Titanium Noir by Nick Harkaway đź“š

This is another fast read, an old-fashioned detective story in the vein of Sam Spade, but set in a dystopian future where political and economic power rest in a handful of nearly immortal bioengineered humans, known as Titans in part due to their more than human stature, a side effect of the bioengineering process which grants youth, long life, and physical strength, but doesn’t seem to do much for wisdom and intelligence; there is still betrayal, intrigue, and murder.

That’s where our protagonist comes in, an entirely human private detective with personal contacts in both the non-engineered general population and the oversized elites. When there is a crime involving Titans he is the one the police turn too, although not with much enthusiasm, to navigate the complicated relationships between the two societies. He is everything you would expect in a hard-boiled detective: sarcastic, loyal, and clever enough to solve the crime; but although he is cynical enough to recognize the inequitable structure of society, he doesn’t seem to really appreciate how the absolute power of the Titans corrupts everything they touch.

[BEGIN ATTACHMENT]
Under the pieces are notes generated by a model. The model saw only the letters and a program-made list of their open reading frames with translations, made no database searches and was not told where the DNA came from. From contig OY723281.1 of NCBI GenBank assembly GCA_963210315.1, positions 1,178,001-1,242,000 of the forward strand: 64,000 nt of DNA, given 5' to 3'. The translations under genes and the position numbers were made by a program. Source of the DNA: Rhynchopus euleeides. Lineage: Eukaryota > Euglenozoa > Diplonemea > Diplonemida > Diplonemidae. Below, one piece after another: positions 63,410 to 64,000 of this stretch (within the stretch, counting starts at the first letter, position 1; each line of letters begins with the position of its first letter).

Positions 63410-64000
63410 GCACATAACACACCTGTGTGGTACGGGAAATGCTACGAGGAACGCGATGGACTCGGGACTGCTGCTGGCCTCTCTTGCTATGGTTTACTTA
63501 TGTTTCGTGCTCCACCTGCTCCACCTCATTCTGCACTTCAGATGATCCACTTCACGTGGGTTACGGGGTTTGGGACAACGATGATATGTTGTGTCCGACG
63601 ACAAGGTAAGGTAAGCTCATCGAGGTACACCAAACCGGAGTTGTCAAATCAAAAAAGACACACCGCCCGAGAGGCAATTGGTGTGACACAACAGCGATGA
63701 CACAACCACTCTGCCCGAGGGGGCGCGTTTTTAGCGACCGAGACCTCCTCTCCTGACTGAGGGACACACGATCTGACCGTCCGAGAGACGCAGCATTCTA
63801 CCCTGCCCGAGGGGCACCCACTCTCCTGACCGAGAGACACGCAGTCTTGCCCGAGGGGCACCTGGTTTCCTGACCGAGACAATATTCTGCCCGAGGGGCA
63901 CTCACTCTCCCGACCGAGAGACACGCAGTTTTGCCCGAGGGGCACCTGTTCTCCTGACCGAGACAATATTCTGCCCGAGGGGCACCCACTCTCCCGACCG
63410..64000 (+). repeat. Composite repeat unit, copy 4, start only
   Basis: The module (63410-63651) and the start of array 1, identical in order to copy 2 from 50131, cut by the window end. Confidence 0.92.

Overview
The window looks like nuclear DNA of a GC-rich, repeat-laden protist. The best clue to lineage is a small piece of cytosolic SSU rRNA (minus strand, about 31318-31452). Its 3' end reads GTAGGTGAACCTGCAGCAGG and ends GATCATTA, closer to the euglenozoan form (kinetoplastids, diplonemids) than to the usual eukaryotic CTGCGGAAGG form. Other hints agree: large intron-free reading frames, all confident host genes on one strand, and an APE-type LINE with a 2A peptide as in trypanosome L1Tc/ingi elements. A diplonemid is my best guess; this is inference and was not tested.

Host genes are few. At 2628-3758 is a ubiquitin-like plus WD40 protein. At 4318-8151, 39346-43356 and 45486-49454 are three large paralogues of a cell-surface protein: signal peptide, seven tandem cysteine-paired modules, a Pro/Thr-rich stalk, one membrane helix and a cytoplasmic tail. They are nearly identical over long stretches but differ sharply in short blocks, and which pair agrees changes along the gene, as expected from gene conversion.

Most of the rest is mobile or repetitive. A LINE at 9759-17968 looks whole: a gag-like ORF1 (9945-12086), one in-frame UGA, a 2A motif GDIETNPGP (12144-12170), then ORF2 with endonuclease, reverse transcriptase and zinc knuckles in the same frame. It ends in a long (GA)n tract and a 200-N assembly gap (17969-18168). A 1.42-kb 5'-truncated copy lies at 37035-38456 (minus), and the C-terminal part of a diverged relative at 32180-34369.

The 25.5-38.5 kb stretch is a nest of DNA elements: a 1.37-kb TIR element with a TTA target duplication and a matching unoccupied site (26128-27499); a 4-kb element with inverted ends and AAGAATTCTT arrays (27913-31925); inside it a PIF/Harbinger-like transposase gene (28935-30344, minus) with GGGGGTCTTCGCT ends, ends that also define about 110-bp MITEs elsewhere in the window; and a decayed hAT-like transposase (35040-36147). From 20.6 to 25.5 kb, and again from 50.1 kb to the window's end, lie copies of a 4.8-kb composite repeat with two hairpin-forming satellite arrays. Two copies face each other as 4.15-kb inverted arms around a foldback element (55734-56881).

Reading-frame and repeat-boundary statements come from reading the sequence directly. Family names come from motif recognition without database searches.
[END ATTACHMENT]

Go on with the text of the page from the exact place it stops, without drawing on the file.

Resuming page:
By the end of the case we meet a host of colorful supporting characters, plausible suspects, and red herrings, along with several action sequences in which things don’t always go the detective’s way. It is a page turner in the old-fashioned sense, with each section raising questions or providing hints that surely can be resolved by reading just a bit more. As with all detective stories things are tied up in the conclusion, but I felt that the resolution doesn’t really address the horror and immorality of the biologically stratified world.


Book cover for Titanium Noir by Nick Harkaway, featureless white silhouette of a head wearing a black hat, paint drips running off the bottom, against a bright green background.